Life is hard. You don’t need me to tell you that. In fact, some of you may be thinking that it’s the understatement of the year! But I think this is a good thing. Life is hard when you live hard. You work hard, you mom hard, you love hard. And you wouldn’t have it any other way because by living hard, you create meaning and purpose. Success doesn’t just simply happen — unless you live hard and make it happen.
Living hard is all about defining your “why”. It’s not about how you make it happen, or what you do to make it happen, it’s about why you make it happen.
Why do you get up in the morning?
Why do you push forward when you fail?
Why do you do what you do?
If you’re looking for your why, your purpose, try living hard!
Why You Need to Define Your ‘Why’
British-American author, motivational speaker, and organizational consultant, Simon Sinek has made a living teaching people how to discover their why. “People don’t buy what you do,” he says, “they buy why you do it.”
When we skip over the process of discovering our why, and focus instead only on what we do, it won’t resonate with people. Entrepreneurs, employees, chief stay-at-home moms — it doesn’t matter your title or role, as long as your why drives you forward.
So how do you discover your why? Maybe your passion is fading, your business success faltering, or your day-to-day joy is starting to fizzle. Here’s a look at how to reignite that spark by re-defining your why.
You’ll Take More Risks
Have you ever caught yourself in the middle of a major life change or challenge and thought, “why am I even doing this?” Grad students, I know you are nodding. Rising leaders, those scaling the career ladder, I’ve been there with you and you’re nodding too. I won’t presume to know what everyone feels, so I’ll stay in my lane and share my own truth:
This is what being an entrepreneur is like all the time. Starting your own business requires risk — even when things are going well, there’s always an element of uncertainty. Leaving the comfort of a 9-5 job, using your life savings to invest in the unknown, depending only on yourself for the next paycheck — entrepreneurs are only successful without some uncomfortable exposure. So when you’re in the middle of this challenge, with your palms to your temple asking, “Why?” — it’s easier to move forward if you have a really good answer!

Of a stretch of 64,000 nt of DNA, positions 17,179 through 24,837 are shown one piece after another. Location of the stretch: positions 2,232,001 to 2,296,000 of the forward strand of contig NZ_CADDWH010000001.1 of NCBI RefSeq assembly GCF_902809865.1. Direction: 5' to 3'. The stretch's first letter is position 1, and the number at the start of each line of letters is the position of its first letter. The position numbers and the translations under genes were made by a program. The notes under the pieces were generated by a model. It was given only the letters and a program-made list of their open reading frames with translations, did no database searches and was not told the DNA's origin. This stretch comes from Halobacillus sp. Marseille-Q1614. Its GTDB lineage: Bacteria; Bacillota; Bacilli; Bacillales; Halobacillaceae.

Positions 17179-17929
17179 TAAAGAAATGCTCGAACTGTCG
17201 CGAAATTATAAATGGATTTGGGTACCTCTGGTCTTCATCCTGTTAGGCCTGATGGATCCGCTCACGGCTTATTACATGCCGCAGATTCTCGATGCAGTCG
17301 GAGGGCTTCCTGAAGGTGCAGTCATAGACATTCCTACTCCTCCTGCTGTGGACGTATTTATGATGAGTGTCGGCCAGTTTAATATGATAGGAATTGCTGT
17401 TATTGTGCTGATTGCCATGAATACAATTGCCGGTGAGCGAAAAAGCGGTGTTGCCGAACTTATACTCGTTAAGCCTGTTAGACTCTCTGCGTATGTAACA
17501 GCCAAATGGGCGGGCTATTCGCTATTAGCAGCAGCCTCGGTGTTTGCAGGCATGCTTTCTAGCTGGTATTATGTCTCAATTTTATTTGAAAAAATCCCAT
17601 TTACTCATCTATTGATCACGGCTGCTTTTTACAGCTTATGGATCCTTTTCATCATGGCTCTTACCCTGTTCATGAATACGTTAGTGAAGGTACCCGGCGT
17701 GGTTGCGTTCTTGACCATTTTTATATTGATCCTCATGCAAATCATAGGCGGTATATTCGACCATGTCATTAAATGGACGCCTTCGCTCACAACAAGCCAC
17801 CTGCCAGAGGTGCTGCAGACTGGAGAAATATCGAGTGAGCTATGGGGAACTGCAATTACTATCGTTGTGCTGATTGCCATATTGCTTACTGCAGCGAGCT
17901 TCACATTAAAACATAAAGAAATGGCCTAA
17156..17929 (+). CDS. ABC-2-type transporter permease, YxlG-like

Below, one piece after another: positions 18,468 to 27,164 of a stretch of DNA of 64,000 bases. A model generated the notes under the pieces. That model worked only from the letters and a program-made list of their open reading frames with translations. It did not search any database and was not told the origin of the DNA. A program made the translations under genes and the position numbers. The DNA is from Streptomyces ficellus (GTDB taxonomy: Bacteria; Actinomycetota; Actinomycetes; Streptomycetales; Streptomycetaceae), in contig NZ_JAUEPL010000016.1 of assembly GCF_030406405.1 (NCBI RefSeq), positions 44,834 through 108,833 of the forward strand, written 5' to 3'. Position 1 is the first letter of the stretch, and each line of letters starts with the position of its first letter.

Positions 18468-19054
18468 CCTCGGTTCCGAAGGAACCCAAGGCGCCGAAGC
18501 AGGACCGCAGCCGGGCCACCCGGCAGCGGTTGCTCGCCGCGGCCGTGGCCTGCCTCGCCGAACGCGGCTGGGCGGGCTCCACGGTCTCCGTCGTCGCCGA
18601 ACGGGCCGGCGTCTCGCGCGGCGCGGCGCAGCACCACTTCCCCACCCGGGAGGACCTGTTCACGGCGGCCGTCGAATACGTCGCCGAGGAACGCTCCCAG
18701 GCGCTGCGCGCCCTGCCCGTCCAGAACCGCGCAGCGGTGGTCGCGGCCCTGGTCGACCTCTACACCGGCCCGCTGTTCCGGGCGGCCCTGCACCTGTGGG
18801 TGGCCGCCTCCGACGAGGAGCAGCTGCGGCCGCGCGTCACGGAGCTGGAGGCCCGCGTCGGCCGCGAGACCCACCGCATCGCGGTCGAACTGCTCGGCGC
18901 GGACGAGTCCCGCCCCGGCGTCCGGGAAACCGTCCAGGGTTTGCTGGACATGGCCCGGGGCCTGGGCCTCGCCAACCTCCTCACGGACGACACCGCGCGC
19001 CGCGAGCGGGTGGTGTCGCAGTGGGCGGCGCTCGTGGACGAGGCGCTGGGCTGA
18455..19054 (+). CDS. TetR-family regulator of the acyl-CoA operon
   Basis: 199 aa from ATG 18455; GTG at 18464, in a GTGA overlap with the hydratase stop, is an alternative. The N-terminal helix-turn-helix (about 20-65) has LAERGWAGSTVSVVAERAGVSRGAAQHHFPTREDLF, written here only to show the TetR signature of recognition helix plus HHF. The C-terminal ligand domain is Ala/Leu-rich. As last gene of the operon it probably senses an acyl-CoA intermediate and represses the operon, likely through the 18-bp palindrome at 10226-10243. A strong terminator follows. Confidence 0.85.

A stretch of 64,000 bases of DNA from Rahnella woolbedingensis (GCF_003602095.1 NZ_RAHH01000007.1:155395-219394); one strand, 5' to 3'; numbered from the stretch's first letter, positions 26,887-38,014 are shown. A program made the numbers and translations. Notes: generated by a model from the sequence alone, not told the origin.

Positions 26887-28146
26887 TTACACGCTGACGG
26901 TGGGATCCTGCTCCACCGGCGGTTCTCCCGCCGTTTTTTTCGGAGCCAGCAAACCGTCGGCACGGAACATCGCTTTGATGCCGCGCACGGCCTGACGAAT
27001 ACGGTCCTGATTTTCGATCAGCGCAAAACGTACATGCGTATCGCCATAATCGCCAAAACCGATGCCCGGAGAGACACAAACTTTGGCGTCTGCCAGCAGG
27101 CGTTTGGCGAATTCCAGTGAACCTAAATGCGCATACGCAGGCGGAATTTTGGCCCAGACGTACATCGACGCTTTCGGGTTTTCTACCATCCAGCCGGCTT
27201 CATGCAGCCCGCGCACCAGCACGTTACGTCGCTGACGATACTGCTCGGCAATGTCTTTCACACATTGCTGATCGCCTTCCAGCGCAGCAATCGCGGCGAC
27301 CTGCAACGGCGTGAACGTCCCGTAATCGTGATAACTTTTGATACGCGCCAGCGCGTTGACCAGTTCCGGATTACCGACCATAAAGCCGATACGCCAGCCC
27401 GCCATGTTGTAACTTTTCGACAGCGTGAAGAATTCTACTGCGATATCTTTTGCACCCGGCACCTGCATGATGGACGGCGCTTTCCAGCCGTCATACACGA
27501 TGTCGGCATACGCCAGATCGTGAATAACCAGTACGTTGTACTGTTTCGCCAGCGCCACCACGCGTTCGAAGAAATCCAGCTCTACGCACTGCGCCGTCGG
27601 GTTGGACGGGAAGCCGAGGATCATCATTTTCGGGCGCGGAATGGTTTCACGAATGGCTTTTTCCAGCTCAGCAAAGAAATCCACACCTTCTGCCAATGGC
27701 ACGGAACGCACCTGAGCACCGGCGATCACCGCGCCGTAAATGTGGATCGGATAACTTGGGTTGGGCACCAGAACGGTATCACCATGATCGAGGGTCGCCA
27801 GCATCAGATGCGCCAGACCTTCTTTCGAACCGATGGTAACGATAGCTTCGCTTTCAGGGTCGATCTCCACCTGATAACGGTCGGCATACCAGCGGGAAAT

The numbers are grim for small business survival. According to the Bureau of Labor Statistics’ Business Employment Dynamics:
- 20% of small businesses fail in their first year
- 30% of small businesses fail in their second year
- 50% of small businesses fail after five years in business
- 70% of small business owners fail in their 10th year in business
That’s some scary stuff! Leaving the stability of working for someone else to go into an industry where failure is likely, takes guts. It takes passion. It takes a clear and resounding why. If you’re not passionate about delivering value to your clients, there’s no way you’re going to want to risk these numbers. If you don’t truly believe that the world will be a better place with your product or service, you’re going to consistently play it safe. And playing it safe doesn’t get you beyond those statistics, and it certainly doesn’t let you pursue your passion.
According to Margie Warrell of Forbes, “A clear sense of purpose enables you to focus your efforts on what matters most, compelling you to take risks and push forward regardless of the odds or obstacles.” My purpose, my why, drives me forward every day. It certainly doesn’t make my day any easier, but it does make the wins more fulfilling.
Remember, people don’t buy what you do. They might need what you do, but there are likely dozens of businesses they could choose from that do the same thing. When it comes time to choose who they want to work with, they’re going to be looking at why you’re doing what you do.